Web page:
Transsion stays tight-lipped on malware claims
28 August 2020 | Melanie Mingas
Chinese phone manufacturer Transsion has still not responded to claims that it sold low-cost devices pre-loaded with malware.
Earlier this week Upstream said its anti-fraud platform Secure-D had detected “suspicious activity” on more than 200,000 Transsion Tecno W2 smartphones, with a quarter infected with the Android trojan, xHelper.
To date, a total of 19.2 million suspicious transactions – which would have signed users up to subscription services without their permission – were recorded by Secure-D from more than 200,000 unique devices.
Google told Upstream that the installation was the action of a “malicious supplier somewhere within the supply chain of affected devices”.
Transsion has yet to comment.
Geoffrey Cleaves, head of Secure-D at Upstream, said: “This particular threat takes advantage of those most vulnerable. The fact that the malware arrives pre-installed on handsets that are bought in their millions by typically low-income households tells you everything you need to know about what the industry is currently up against.”
Calling it an “unusually large number of transactions” from Transsion Tecno W2 handsets, the activity centred on devices in Ethiopia, Cameroon, Egypt, Ghana, and South Africa, with some fraudulent mobile transaction activity detected in another 14 countries.
Upon further investigation, Secure-D said it also found “components of the xHelper/Triada malware” preinstalled on 53,000 of Transsion’s Tecno W2 smartphones.
Highlighting Cleave’s point in 2017 Mobisol and MTN Rwanda launched a payment scheme for customers buying a Tecno W2 to bring down the cost of the devices even further.
In a press announcement for the offer, the two described the phone as a “high-performance smart phone”, equipped with an Android operating system, a dual SIM for usage of a second SIM card, large touch screen display, 8GB built-in storage space, a high-resolution camera with flash, Wifi and Bluetooth connectivity and long battery life.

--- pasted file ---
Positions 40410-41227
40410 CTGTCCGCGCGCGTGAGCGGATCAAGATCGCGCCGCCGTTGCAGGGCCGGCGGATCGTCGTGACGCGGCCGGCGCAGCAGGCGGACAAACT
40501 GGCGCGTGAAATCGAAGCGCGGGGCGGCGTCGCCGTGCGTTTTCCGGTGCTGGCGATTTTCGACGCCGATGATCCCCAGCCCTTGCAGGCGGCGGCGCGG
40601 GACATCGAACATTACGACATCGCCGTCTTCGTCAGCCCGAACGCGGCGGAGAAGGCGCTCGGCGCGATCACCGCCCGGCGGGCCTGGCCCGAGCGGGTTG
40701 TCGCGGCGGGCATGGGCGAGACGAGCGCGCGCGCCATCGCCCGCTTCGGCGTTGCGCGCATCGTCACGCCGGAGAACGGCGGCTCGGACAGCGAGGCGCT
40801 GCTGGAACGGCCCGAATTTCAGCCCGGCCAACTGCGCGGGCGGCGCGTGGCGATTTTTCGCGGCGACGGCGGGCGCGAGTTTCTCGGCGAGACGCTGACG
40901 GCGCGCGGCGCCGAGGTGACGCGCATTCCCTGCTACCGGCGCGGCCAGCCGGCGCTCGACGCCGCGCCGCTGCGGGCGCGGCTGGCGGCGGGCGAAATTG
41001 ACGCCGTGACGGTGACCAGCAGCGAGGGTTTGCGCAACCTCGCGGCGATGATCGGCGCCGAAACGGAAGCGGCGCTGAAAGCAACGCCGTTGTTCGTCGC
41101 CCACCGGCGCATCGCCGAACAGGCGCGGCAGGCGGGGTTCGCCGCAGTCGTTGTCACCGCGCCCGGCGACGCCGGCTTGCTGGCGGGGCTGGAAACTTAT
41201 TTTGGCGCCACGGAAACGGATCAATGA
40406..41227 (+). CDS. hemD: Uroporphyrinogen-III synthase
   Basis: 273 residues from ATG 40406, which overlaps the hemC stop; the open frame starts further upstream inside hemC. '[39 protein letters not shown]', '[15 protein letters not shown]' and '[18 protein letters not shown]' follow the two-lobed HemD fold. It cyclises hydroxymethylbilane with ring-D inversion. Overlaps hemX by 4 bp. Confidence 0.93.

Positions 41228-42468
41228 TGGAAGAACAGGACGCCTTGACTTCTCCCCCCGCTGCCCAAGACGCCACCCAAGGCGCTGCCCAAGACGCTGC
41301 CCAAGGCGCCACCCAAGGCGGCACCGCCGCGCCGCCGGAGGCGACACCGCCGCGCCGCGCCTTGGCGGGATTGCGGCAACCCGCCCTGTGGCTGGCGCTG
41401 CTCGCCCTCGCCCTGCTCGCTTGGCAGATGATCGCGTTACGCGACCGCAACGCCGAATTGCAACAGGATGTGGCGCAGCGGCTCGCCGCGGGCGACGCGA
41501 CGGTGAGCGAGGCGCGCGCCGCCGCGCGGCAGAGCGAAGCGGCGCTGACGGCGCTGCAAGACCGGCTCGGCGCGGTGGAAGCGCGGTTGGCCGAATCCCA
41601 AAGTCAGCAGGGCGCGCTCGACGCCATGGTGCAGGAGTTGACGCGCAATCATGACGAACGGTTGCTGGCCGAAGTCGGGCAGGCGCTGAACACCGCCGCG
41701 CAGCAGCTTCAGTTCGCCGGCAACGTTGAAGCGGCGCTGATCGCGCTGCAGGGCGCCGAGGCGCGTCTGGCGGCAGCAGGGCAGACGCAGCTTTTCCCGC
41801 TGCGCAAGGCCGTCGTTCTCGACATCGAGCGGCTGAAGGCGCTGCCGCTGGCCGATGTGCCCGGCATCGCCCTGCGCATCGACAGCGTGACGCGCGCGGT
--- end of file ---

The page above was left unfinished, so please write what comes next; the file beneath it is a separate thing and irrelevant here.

Globally, Transsion was the world’s fourth largest mobile phone manufacturer last year and debuted on Chinese stock market the Star Market, on September 20, 2019. Shares closed at $6.48 billion on its first day of trading.
Tecno is one of three devices sold by Transsion in Africa, alongside the Infinix, and Itel. In Q4 2019, the International Data Corporation calculated that Transsion’s devices accounted for a 69.5% share in the feature phone market and a 40.6% share in the African smartphone market, followed in that category by Samsung with a 23% market share and Huawei with 11.4%.
Secure-D did not find evidence of malware in other mobile models.
In addition to phones Transsion is also active in mobile hardware and software, as well as mobile accessories. It is also the force behind Boom player, Africa’s largest music-streaming platform.
Upstream said the xHelper trojan “persists across reboots, app removals and even factory resets, making it extremely difficult to deal with even for experienced professionals, let alone the average mobile user”.
In some circumstances xHelper components can make queries to find new subscription targets and submit fraudulent subscription requests on behalf of the phone’s unsuspecting owner. These requests do not require the phone owner’s permission and are invisible. Had they been successful, they would have consumed each user’s pre-paid airtime – the only way to pay for digital products in many emerging markets.
Secure-D’s investigation found evidence in code and from traffic data to link at least one of the xHelper components (known as “com.mufc.umbtts”) to subscription fraud requests via Transsion’s W2 Tecno-branded handset, which runs on Android OS. In the period under investigation Secure-D detected and blocked nearly 800,000 xHelper suspicious requests from W2 devices.
Cleaves added: “Mobile ad fraud is fast becoming an epidemic which, if left unchecked, will throttle mobile advertising, erode trust in operators and leave users saddled with higher bills. A unified approach is needed to raise awareness.”
22 January 2021 | Abigail Opiah
22 January 2021 | Abigail Opiah
22 January 2021 | Alan Burkitt-Gray
22 January 2021 | Natalie Bannerman